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Storm Window Cost

Storm Window Cost

National average
(8 two-track vinyl storm windows with glass panels and Low-E coating)
Low: $875

(8 aluminum storm windows with acrylic panels)

High: $7,750

(8 wood, triple-track storm windows with insulated glass panels and Low-E coating)

Cost to install a storm window varies greatly by region (and even by zip code).
Get free estimates from window installers in your city.

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Storm Window Cost

National average
(8 two-track vinyl storm windows with glass panels and Low-E coating)
Low: $875

(8 aluminum storm windows with acrylic panels)

High: $7,750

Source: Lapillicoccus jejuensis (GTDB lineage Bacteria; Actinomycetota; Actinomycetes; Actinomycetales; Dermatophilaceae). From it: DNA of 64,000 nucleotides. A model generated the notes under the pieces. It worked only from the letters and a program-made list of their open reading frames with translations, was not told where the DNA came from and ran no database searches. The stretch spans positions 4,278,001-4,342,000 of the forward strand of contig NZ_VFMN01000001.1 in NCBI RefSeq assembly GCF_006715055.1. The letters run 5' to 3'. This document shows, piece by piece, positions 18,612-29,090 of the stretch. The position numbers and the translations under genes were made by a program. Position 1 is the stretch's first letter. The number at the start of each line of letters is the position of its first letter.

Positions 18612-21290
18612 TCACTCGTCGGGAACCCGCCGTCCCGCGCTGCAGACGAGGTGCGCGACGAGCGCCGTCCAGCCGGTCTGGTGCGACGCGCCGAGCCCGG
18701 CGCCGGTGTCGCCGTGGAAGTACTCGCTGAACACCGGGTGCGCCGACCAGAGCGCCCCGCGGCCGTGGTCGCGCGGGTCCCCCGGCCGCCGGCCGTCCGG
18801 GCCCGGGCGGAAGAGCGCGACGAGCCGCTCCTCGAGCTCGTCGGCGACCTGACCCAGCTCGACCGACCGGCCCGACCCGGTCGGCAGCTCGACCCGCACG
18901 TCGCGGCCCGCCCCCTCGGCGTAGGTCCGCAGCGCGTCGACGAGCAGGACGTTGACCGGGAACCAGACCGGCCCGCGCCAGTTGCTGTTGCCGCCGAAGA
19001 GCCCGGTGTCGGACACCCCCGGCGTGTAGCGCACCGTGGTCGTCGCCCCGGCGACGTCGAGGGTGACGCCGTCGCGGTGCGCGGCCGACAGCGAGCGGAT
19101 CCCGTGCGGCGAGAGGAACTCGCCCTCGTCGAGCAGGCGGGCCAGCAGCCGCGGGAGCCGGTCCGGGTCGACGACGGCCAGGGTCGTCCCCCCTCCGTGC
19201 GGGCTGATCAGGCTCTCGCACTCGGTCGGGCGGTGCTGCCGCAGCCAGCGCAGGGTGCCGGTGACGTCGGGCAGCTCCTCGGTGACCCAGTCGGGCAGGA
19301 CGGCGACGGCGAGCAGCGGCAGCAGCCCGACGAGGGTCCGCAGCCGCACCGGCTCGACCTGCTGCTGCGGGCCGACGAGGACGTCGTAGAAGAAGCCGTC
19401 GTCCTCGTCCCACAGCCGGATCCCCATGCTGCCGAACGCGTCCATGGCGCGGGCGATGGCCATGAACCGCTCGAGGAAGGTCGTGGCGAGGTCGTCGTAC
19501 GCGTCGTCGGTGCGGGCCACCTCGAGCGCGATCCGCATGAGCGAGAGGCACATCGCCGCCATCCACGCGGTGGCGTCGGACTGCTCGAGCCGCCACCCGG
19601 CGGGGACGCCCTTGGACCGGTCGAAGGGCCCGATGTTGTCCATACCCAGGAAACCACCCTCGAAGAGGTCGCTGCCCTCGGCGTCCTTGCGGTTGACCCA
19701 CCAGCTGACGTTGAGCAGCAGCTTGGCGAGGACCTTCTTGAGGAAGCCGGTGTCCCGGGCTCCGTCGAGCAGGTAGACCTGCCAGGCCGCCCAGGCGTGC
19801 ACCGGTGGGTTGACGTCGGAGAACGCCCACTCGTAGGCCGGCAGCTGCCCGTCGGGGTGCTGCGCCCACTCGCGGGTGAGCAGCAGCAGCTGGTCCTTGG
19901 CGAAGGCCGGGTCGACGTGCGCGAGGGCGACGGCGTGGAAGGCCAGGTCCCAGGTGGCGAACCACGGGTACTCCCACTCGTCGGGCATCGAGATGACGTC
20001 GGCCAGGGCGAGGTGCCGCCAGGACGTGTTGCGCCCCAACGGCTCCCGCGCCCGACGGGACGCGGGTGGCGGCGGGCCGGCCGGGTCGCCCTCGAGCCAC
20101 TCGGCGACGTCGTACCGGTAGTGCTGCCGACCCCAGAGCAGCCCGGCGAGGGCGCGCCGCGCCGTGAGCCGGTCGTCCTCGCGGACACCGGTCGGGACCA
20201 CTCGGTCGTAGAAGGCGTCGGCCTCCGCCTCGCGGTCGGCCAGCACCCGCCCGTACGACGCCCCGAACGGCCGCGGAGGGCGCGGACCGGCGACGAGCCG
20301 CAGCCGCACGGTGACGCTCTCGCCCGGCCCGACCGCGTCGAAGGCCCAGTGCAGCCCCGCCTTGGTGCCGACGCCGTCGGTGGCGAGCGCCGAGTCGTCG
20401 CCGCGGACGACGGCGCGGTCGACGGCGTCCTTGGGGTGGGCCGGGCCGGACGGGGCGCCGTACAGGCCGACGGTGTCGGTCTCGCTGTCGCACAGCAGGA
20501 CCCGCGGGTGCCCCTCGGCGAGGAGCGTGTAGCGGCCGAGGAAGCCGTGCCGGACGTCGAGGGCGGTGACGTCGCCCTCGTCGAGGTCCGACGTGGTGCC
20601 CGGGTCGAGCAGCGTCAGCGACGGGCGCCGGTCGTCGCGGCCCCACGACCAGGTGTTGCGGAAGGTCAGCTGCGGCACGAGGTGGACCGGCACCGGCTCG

(8 wood, triple-track storm windows with insulated glass panels and Low-E coating)

Cost to install a storm window varies greatly by region (and even by zip code).
Get free estimates from window installers in your city.

The average cost of installing a storm window is $1,440 - $5,200.

How Much Does It Cost to Install a Storm Window?

Storm windows 1 offer a less expensive alternative to replacement windows for homeowners who are concerned about energy costs. Storm windows 1 help insulate existing windows, stop airflow and energy transfer, and are most useful when installed over single-pane windows.

Storm windows 1 come in many types, which can impact the final cost of the project. The average homeowner installing 8 double-track exterior storm windows 1 with a vinyl 2 frame spend between $1,440 and $5,200 on the project, with most homeowners spending around $2,800.

Storm Window Installation

Storm window 1 installation costs
National average cost$3,320
Average range$1,440 - $5,200
Minimum cost$875
Maximum cost$7,750

Pros and Cons